Fragile X syndrome is a genetic disorder that can lead to a wide range of developmental, physical and behavioral problems; these include mild to moderate intellectual disability, such changes to the face and body as an unusually long narrow face, and such features of autism as problems with social interaction and delayed speech.
The gene responsible is known: the syndrome (FXS) occurs as a result of a mutation in the fragile X mental retardation 1 (FMR1) gene. This results in the insufficient production of a protein called FMR, which is required for the normal development of connections between neurons and for brain development.
Prof. Irit Sagi of the Weizmann Institute’s Biological Regulation Department research a family of “Pac-Man-like” enzymes – matrix metalloproteinases (MMP) – which degrade proteins and extracellular matrix in normal physiological processes; and her team developed a drug that specifically blocks the activity of one of them -- MMP9 – which is known to be highly expressed in the brain, especially in fragile X. Working together with collaborators, they found that blocking MMP9 attenuates autism-like behaviors in mice. With funding from the Azrieli Foundation, the scientists are now exploring why their specific drug has this impact on mouse behavior, as well as developing novel experimental strategies for designing mechanism-based therapeutics to target MMP9 and its tissue-specific substrates within the microenvironment of single neurons in both FXS mice models and human tissue cultures.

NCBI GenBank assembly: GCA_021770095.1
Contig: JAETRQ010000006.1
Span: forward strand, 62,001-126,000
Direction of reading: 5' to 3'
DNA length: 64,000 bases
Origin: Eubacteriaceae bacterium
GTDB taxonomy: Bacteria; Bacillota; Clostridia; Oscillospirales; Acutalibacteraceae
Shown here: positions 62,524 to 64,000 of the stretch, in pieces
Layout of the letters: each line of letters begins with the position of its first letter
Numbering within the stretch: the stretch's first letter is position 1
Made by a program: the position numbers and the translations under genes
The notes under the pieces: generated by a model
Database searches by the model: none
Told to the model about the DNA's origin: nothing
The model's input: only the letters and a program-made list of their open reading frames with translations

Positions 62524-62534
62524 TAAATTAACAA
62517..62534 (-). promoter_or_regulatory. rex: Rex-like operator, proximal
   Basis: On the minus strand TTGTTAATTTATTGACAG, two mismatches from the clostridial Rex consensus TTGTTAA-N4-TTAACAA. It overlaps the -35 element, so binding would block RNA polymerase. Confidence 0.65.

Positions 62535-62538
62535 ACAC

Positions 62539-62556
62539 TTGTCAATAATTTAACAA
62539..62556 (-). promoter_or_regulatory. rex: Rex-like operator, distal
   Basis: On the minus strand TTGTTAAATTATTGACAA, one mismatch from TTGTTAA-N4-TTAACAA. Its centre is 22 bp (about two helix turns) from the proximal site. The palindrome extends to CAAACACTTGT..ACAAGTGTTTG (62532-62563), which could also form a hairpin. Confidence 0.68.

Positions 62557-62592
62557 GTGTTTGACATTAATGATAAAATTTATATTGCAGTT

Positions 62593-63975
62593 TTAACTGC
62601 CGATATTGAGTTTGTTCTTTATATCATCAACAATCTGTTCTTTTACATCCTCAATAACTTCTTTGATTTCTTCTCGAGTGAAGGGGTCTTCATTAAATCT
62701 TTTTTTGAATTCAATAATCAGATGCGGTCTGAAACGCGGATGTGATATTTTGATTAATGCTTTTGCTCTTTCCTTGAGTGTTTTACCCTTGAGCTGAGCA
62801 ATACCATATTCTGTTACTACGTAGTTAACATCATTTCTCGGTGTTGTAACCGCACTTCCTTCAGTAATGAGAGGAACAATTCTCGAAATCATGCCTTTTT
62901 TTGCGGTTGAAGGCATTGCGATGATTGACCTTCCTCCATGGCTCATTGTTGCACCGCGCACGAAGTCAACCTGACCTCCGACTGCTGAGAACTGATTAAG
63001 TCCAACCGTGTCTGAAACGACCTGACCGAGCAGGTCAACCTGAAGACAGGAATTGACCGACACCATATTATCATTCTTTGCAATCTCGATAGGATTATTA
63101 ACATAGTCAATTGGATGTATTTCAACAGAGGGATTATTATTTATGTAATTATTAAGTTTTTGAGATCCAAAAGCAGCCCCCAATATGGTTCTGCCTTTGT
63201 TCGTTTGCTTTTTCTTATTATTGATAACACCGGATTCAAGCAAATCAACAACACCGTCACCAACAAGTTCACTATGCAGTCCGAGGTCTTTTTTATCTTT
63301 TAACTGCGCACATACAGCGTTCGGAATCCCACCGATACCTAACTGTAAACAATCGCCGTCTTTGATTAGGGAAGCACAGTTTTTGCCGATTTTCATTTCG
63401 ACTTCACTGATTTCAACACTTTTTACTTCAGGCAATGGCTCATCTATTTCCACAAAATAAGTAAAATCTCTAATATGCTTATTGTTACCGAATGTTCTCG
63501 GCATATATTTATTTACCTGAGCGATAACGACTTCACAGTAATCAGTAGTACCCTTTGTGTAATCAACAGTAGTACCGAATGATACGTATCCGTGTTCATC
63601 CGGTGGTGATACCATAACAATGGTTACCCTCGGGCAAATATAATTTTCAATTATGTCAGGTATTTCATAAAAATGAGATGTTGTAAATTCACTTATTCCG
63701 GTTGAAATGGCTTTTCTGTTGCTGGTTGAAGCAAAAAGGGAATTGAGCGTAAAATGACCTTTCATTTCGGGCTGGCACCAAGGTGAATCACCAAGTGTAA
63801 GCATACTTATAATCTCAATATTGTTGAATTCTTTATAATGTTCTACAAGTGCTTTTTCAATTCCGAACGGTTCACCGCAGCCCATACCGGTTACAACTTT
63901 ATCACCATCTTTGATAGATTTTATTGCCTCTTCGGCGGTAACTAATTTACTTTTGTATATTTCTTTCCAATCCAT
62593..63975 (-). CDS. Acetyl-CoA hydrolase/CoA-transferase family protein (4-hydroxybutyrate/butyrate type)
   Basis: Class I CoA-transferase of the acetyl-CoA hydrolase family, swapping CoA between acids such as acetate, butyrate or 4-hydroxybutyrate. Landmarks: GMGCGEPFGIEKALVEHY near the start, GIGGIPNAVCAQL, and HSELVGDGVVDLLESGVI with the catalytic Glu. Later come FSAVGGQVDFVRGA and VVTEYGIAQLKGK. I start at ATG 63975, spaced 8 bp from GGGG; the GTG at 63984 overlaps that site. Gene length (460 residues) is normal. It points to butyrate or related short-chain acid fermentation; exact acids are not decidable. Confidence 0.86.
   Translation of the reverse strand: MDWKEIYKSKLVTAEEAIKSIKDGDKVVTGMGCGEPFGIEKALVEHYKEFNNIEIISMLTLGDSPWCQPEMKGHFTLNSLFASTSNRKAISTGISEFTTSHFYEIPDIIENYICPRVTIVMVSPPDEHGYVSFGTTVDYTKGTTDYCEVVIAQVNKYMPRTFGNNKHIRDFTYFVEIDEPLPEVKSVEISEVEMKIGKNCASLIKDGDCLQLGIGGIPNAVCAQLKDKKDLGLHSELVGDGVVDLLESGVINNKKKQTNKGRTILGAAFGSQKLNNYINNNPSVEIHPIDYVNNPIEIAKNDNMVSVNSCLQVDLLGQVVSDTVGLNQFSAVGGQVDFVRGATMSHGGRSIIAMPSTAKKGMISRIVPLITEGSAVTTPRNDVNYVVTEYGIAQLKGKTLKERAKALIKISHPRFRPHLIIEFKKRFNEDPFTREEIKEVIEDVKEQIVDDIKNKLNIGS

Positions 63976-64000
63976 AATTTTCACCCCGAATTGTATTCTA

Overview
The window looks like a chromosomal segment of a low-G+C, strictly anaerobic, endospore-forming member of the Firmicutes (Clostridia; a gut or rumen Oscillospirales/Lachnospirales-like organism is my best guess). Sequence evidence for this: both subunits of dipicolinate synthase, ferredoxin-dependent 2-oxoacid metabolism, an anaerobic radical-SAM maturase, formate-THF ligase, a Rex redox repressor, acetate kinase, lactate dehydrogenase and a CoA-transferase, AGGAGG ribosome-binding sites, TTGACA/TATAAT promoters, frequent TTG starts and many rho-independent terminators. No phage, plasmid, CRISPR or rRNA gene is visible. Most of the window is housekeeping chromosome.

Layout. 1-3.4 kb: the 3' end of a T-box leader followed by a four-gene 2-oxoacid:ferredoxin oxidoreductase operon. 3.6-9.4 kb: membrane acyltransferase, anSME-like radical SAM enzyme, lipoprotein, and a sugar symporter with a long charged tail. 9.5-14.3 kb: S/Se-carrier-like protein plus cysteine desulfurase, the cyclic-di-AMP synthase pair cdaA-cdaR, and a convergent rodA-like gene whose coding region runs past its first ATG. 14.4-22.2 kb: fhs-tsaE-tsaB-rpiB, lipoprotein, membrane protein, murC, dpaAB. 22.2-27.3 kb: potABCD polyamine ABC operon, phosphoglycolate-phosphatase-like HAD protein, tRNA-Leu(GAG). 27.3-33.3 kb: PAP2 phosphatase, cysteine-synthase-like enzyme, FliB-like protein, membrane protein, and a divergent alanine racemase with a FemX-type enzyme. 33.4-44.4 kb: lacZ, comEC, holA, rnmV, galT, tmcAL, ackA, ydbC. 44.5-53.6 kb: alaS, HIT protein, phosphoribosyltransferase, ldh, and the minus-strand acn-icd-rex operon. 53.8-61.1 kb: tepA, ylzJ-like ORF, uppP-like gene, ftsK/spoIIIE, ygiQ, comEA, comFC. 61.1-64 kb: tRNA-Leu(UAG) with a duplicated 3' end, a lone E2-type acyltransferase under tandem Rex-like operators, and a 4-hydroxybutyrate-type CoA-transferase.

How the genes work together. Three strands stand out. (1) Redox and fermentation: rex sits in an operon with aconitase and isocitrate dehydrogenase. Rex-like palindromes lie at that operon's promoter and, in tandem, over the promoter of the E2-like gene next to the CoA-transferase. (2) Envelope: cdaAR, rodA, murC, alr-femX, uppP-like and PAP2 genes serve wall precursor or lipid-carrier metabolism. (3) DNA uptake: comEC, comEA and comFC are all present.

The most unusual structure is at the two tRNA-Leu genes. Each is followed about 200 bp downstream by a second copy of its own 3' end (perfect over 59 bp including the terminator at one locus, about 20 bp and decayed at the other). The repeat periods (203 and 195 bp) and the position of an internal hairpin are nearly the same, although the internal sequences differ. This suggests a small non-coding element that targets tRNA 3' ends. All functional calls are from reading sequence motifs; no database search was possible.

“Maybe MMP9 does not ‘drive’ the disease, but our findings suggest that it is definitely a major factor in the symptoms of this genetic disorder. We believe that if we can reduce the harmful activity of MMP9, maybe we can attenuate the symptoms of fragile X syndrome, including, possibly even the autism-like behavior,” says Sagi.
Prof. Irit Sagi's research is supported by the Helen and Martin Kimmel Institute for Stem Cell Research, the Moross Integrated Cancer Center; the Azrieli Foundation; the Mireille and Murray Steinberg Family Foundation; Leesa Steinberg; the Leonard and Carol Berall Post-Doc Fellowship for Research on Autoimmune Diseases including Crohn's; the Rising Tide Foundation; Cynthia and Andrew Adelson; Gordon S. Oppenheimer; John Rose; Samuel Cohen-Scali; and the European Research Council. Prof. Sagi is the incumbent of the Maurizio Pontecorvo Professorial Chair.
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